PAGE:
Wednesday, 26 November 2014
Last updated 7 hours ago
Nov 23 2011 | 10:08am ET
There are five posts that will earn you at least $1 million a year if you work for a hedge fund manager with $1 billion (or more) AUM.
That’s the result of the latest research from Infovest21, which polled 15 hedge fund managers with assets of at least $1 billion for its 10th annual report on hedge fund compensation.
If you want a six-figure salary, your best bet is to become the chief executive officer at a $1 billion-plus fund—on average, they earn total compensation of $1.96 million, according to Infovest21.
Next come portfolio managers, making on average, $1.30 million; chief financial officers, at $1.18 million; and directors of sales & marketing fourth, with total compensation of $1.00 million.
Compared to 2010, said Lois Peltz, president of Infovest21, “the trend was mixed.”
“Chief executive officer, chief operating officer and portfolio manager received, on average, a lower total compensation package in 2011 than in 2010 as did some of the mid- and junior-level positions e.g., mid-level analyst, junior analyst and assistant controller.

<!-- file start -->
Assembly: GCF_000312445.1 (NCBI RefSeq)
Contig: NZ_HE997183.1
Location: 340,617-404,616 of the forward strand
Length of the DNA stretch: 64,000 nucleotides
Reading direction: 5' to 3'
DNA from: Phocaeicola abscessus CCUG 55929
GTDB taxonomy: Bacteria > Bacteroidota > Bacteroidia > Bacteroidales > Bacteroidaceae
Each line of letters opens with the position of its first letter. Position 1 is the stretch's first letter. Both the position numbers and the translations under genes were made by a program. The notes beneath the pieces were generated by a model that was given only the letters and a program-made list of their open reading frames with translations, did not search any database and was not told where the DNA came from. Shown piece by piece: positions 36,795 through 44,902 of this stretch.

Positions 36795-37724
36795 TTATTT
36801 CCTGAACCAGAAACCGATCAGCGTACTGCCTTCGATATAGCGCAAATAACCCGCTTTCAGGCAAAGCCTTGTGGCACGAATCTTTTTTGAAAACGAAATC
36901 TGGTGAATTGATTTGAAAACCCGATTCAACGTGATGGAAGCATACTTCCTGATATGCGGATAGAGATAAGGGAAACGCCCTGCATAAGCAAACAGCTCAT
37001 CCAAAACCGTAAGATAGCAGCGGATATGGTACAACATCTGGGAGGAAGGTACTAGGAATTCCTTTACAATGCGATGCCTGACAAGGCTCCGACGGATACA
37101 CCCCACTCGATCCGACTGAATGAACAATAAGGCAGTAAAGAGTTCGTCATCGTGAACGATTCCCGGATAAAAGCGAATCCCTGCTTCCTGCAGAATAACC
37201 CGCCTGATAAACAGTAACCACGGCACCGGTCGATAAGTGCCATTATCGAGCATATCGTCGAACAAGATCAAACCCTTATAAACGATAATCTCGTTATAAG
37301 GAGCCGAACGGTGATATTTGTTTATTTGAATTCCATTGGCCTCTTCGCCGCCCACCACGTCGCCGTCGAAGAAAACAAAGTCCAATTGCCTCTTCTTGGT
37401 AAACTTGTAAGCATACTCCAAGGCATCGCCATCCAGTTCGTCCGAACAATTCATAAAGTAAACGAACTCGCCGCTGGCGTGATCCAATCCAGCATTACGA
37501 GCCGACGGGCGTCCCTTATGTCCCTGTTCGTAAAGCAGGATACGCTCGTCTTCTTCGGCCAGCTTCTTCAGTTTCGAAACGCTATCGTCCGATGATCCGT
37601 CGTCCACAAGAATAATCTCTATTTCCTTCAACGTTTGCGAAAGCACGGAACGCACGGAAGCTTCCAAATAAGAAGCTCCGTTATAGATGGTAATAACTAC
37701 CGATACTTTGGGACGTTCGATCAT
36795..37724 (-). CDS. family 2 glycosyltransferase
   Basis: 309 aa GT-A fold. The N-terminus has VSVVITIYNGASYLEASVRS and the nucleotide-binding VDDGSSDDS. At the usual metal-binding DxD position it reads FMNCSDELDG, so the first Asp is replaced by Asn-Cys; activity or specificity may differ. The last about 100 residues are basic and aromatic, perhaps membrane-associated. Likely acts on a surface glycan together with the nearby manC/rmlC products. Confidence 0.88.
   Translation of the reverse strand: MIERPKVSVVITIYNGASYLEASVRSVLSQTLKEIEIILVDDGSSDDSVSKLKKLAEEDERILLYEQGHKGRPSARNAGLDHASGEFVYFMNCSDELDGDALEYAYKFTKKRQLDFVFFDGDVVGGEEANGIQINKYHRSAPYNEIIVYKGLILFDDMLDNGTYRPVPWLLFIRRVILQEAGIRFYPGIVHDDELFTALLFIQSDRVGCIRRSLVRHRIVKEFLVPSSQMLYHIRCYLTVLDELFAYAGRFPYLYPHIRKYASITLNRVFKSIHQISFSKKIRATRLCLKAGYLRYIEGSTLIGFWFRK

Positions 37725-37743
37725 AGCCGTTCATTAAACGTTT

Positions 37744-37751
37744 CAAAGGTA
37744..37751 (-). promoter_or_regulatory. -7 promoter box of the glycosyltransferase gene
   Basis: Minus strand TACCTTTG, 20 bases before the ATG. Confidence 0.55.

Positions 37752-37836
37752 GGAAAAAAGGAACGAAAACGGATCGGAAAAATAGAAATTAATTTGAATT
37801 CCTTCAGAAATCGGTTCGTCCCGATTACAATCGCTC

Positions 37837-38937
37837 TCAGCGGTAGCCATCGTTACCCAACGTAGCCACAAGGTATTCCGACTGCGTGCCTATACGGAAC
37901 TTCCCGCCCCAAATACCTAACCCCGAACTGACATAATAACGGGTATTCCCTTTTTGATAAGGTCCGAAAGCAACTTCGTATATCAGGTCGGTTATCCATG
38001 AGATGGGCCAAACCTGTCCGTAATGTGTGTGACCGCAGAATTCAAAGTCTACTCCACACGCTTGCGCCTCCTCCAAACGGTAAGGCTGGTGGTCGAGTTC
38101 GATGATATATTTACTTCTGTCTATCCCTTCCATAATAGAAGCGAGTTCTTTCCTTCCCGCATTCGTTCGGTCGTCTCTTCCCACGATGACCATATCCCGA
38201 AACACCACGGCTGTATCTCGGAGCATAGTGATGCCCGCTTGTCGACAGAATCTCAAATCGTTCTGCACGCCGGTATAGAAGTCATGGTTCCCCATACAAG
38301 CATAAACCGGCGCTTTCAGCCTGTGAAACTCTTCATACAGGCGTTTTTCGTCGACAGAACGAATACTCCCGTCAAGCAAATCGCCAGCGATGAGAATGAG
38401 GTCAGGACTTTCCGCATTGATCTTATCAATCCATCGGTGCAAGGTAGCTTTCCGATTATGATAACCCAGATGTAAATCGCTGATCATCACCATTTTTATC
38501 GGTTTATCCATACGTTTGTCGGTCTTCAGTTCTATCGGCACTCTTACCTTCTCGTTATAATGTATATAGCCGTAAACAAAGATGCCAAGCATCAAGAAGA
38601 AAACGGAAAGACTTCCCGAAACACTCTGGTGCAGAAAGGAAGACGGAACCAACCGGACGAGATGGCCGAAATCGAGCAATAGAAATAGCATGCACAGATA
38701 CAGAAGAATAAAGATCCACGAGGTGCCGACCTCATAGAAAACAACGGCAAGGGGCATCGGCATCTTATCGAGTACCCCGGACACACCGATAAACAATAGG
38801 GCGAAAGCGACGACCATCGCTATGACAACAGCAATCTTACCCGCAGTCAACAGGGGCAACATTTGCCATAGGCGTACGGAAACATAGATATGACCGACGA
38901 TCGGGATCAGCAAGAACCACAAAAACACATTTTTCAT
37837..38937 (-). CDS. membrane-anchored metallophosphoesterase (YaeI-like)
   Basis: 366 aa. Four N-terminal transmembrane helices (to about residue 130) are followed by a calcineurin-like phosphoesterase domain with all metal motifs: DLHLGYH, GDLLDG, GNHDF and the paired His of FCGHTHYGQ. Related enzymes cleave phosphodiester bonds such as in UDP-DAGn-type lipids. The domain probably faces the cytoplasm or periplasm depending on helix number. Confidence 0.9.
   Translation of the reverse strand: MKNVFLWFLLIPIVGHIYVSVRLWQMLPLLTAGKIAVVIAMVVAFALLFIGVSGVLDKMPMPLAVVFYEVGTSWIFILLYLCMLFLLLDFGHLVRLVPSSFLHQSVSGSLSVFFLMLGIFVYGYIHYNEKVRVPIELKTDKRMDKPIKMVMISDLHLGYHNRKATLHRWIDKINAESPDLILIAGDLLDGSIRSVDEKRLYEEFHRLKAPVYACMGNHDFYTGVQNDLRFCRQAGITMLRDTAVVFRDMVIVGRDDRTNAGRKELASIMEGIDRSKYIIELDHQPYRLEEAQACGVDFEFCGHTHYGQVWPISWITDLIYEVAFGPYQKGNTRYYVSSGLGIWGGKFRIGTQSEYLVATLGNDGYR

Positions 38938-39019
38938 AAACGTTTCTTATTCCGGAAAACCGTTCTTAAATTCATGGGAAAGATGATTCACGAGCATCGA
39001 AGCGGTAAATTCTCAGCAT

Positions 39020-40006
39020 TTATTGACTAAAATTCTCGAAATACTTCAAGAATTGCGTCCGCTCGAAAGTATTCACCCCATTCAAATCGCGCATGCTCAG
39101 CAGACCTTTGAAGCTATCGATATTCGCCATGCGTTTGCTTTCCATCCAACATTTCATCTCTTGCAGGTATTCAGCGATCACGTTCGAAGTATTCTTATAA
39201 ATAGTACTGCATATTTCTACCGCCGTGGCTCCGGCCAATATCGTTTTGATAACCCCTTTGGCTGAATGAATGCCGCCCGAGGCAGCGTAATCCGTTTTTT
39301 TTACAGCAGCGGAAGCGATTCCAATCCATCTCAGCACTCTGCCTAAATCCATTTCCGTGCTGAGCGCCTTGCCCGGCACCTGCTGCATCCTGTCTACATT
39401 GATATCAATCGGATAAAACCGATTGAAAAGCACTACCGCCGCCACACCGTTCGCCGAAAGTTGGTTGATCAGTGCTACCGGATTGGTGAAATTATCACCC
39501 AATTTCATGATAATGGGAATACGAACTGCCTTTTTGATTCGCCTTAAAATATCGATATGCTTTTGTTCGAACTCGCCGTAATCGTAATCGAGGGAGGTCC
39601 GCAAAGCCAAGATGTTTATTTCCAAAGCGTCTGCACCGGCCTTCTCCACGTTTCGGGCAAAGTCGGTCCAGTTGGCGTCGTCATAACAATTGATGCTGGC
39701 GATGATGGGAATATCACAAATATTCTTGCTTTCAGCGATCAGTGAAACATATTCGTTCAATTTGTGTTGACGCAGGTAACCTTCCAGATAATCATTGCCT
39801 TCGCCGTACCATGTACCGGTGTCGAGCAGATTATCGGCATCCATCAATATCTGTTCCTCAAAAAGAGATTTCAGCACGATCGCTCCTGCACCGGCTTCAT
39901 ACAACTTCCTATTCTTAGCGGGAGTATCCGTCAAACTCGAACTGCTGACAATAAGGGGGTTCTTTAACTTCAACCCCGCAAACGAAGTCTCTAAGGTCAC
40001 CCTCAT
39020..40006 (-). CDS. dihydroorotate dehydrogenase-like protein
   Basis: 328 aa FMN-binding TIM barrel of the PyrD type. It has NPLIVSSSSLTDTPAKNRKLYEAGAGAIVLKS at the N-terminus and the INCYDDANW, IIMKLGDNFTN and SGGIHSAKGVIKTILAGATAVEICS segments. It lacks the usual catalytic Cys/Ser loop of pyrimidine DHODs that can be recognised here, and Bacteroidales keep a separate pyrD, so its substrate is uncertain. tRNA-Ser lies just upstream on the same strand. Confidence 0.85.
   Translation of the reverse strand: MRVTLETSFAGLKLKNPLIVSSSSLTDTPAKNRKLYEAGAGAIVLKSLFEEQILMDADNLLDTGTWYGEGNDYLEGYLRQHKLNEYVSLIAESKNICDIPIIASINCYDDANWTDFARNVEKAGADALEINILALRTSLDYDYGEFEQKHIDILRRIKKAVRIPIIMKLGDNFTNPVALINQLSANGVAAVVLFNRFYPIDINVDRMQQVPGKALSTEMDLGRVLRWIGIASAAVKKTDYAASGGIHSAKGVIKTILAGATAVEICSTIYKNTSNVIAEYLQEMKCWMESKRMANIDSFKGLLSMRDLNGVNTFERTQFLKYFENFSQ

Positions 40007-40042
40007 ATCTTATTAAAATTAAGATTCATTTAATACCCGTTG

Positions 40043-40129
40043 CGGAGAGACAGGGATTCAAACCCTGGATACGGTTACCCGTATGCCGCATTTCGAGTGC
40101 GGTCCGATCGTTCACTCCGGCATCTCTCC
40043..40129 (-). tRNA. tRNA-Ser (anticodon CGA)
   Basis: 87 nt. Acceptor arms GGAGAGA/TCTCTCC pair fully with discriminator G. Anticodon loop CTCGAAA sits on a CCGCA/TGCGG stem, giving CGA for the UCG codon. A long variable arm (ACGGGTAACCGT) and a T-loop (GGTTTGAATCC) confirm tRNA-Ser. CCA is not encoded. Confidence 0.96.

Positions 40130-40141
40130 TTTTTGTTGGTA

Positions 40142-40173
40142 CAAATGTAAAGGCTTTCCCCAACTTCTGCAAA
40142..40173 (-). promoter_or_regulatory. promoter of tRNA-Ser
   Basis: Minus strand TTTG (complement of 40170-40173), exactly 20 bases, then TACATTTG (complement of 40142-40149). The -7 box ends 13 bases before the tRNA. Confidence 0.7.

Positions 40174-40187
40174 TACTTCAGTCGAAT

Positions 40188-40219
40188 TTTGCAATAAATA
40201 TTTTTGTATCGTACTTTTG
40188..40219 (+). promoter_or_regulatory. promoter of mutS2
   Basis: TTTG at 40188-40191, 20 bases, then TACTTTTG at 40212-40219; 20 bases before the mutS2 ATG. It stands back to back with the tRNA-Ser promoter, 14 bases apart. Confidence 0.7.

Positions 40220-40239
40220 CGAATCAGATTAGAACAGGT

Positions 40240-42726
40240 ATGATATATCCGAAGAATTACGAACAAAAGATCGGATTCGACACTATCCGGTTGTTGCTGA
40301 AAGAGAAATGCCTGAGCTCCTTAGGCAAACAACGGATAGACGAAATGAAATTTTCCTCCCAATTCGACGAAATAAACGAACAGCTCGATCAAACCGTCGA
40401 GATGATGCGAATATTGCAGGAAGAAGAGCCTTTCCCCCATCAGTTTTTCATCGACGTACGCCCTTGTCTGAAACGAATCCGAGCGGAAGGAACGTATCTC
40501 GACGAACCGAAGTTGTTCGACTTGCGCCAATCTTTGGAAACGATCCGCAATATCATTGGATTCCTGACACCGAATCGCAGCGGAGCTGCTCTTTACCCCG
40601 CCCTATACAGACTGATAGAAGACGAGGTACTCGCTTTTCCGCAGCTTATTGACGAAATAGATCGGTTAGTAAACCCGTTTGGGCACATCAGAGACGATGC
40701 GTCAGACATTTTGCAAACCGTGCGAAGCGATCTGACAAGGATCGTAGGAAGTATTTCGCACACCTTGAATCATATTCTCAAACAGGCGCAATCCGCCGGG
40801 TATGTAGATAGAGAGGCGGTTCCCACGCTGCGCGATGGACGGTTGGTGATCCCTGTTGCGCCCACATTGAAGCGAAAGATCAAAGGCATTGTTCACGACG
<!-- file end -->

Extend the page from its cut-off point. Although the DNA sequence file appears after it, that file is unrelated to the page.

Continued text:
That said, compensation increased for some investment and infrastructural positions, such as the chief financial officer, senior analyst, general counsel, comptroller, director of operations and operations/mid office.
Sales and marketing directors saw their compensation remain flat year on year.
Infovest21 says the profile of their survey respondent is a hedge fund manager with an average track record of 13.5 years and gains of 3.4% during the first half of 2011.
Looking ahead to 2012, 40% of respondents expected base salaries to increase as a percentage of total compensation while 27% expected them to decrease. Only 13% expected the equity component of the package to increase while 20% expected it to decline.
Infovest21 conducted its compensation survey during September, October and November by phone or email and included 23 executive and back office positions.
Separate surveys were conducted and results analyzed for those managers with assets over $1 billion and those with assets under $1 billion.
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